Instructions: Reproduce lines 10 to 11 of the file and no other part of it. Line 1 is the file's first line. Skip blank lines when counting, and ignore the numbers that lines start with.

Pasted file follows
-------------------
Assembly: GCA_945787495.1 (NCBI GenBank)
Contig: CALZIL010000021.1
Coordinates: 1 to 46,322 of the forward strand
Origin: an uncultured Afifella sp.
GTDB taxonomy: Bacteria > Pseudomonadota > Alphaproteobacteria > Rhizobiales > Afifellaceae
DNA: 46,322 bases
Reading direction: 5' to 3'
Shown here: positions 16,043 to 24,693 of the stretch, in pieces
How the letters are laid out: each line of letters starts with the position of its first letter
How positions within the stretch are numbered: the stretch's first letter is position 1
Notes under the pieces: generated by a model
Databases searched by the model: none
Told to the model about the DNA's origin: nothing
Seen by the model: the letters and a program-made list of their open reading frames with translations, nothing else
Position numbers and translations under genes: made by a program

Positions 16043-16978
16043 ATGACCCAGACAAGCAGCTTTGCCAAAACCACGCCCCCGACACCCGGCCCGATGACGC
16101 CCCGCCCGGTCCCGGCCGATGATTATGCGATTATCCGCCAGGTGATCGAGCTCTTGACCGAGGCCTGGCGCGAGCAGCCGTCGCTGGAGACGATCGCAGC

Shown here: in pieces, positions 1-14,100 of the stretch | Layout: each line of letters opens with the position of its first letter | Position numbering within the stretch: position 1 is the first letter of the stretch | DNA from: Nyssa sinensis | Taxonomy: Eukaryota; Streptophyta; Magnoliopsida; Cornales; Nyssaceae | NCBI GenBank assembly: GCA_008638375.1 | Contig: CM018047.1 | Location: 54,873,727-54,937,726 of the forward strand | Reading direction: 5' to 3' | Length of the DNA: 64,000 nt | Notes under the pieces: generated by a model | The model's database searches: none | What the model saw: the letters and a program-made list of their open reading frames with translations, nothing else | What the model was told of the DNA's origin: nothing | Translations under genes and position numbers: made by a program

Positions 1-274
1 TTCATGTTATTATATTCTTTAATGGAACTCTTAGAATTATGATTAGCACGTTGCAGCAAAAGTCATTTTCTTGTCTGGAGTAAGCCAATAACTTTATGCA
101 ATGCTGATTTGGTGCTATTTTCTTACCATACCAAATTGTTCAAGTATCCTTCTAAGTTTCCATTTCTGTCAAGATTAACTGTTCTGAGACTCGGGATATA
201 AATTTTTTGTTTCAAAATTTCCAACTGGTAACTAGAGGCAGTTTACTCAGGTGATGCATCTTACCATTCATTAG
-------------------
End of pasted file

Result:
How positions within the stretch are numbered: the stretch's first letter is position 1
Notes under the pieces: generated by a model